Variations in critical morphine biosynthesis genes and their potential to influence human health.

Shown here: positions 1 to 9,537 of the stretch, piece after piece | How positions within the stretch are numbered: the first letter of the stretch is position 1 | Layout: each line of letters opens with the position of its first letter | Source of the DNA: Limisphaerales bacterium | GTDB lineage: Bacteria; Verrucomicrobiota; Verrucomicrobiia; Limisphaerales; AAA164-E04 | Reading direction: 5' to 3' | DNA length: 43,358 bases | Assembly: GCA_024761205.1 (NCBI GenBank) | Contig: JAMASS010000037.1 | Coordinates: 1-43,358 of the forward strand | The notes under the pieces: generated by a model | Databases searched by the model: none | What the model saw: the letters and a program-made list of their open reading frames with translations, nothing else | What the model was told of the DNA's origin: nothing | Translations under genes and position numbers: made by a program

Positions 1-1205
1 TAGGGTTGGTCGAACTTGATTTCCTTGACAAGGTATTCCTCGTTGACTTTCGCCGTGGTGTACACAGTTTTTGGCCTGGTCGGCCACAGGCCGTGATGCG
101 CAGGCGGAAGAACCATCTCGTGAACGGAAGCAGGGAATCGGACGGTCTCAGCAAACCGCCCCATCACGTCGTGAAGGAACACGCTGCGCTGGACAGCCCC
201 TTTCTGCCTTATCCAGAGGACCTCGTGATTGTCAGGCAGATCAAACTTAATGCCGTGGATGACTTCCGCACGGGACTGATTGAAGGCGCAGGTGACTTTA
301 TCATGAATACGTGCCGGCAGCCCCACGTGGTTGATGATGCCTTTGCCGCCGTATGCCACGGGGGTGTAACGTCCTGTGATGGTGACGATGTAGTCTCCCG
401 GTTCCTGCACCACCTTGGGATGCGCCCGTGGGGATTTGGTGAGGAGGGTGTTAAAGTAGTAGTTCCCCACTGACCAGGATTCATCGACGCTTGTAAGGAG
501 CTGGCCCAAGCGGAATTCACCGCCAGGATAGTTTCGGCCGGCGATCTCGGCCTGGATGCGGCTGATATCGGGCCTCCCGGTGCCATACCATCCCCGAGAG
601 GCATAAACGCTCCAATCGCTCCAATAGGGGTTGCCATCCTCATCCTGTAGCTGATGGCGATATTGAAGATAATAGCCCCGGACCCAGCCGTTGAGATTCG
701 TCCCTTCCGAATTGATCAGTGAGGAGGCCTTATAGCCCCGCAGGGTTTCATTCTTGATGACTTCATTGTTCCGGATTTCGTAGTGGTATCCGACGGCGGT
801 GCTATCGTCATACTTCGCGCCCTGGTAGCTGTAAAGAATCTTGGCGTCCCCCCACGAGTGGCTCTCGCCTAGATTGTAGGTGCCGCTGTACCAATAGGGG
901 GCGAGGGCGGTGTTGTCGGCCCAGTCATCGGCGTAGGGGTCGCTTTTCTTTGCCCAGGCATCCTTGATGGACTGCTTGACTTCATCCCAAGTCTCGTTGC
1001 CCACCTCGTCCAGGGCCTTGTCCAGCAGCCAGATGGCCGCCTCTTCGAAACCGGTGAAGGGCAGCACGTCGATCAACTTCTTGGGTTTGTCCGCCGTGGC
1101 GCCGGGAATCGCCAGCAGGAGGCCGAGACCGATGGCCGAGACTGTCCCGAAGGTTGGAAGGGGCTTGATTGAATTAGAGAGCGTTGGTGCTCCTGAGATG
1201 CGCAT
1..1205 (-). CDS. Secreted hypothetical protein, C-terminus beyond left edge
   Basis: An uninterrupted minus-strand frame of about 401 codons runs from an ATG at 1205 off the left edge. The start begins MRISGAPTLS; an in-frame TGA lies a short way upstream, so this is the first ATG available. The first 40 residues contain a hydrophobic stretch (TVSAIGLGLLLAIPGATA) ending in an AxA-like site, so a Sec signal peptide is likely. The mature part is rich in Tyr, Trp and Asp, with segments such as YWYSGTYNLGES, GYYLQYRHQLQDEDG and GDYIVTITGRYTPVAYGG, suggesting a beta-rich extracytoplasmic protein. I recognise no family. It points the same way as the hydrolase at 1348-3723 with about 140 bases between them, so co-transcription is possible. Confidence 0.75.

: Endogenous morphine has been detected in human tissues from the vascular, immune and nervous systems. The genes/enzymes (CYP2D6, COMT and PNMT) that are involved in the biosynthesis of morphine have variations that affect their functionality. Some of these variations are the result of single nucleotide polymorphisms of DNA sequences. This review highlights some of the functional differences in the critical enzymes required for the biosynthesis of morphine that may affect human health. These variations have been shown to change the way animals react to stressors, perceive pain and behave. The presence of morphine signaling in almost all organ systems suggests that it is most likely playing a role in maintaining the health and promoting the normal functioning of these physiological systems.

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